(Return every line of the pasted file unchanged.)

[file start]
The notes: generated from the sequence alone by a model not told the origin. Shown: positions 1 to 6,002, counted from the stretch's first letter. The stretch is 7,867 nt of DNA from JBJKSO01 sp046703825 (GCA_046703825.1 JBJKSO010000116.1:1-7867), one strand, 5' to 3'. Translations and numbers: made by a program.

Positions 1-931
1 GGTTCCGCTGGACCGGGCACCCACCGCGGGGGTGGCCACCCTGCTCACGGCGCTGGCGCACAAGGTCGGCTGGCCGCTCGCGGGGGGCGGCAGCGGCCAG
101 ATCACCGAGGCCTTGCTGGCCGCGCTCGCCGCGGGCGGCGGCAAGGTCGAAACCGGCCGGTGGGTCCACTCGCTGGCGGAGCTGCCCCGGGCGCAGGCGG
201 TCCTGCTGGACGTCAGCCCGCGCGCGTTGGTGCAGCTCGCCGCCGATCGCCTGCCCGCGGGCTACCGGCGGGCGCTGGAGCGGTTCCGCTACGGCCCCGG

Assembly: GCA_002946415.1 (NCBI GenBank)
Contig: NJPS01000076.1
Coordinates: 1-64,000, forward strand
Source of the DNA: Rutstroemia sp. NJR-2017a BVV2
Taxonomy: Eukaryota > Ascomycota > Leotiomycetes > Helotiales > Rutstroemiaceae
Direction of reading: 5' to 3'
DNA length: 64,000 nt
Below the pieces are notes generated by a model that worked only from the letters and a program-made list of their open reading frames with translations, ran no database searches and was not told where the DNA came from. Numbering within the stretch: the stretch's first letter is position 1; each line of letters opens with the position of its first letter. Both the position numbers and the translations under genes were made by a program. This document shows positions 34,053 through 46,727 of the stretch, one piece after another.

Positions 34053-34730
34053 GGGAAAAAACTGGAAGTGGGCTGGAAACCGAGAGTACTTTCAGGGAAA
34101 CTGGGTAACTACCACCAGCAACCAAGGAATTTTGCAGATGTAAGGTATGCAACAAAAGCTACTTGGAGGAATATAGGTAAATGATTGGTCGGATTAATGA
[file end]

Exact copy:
The notes: generated from the sequence alone by a model not told the origin. Shown: positions 1 to 6,002, counted from the stretch's first letter. The stretch is 7,867 nt of DNA from JBJKSO01 sp046703825 (GCA_046703825.1 JBJKSO010000116.1:1-7867), one strand, 5' to 3'. Translations and numbers: made by a program.

Positions 1-931
1 GGTTCCGCTGGACCGGGCACCCACCGCGGGGGTGGCCACCCTGCTCACGGCGCTGGCGCACAAGGTCGGCTGGCCGCTCGCGGGGGGCGGCAGCGGCCAG
101 ATCACCGAGGCCTTGCTGGCCGCGCTCGCCGCGGGCGGCGGCAAGGTCGAAACCGGCCGGTGGGTCCACTCGCTGGCGGAGCTGCCCCGGGCGCAGGCGG
201 TCCTGCTGGACGTCAGCCCGCGCGCGTTGGTGCAGCTCGCCGCCGATCGCCTGCCCGCGGGCTACCGGCGGGCGCTGGAGCGGTTCCGCTACGGCCCCGG

Assembly: GCA_002946415.1 (NCBI GenBank)
Contig: NJPS01000076.1
Coordinates: 1-64,000, forward strand
Source of the DNA: Rutstroemia sp. NJR-2017a BVV2
Taxonomy: Eukaryota > Ascomycota > Leotiomycetes > Helotiales > Rutstroemiaceae
Direction of reading: 5' to 3'
DNA length: 64,000 nt
Below the pieces are notes generated by a model that worked only from the letters and a program-made list of their open reading frames with translations, ran no database searches and was not told where the DNA came from. Numbering within the stretch: the stretch's first letter is position 1; each line of letters opens with the position of its first letter. Both the position numbers and the translations under genes were made by a program. This document shows positions 34,053 through 46,727 of the stretch, one piece after another.

Positions 34053-34730
34053 GGGAAAAAACTGGAAGTGGGCTGGAAACCGAGAGTACTTTCAGGGAAA
34101 CTGGGTAACTACCACCAGCAACCAAGGAATTTTGCAGATGTAAGGTATGCAACAAAAGCTACTTGGAGGAATATAGGTAAATGATTGGTCGGATTAATGA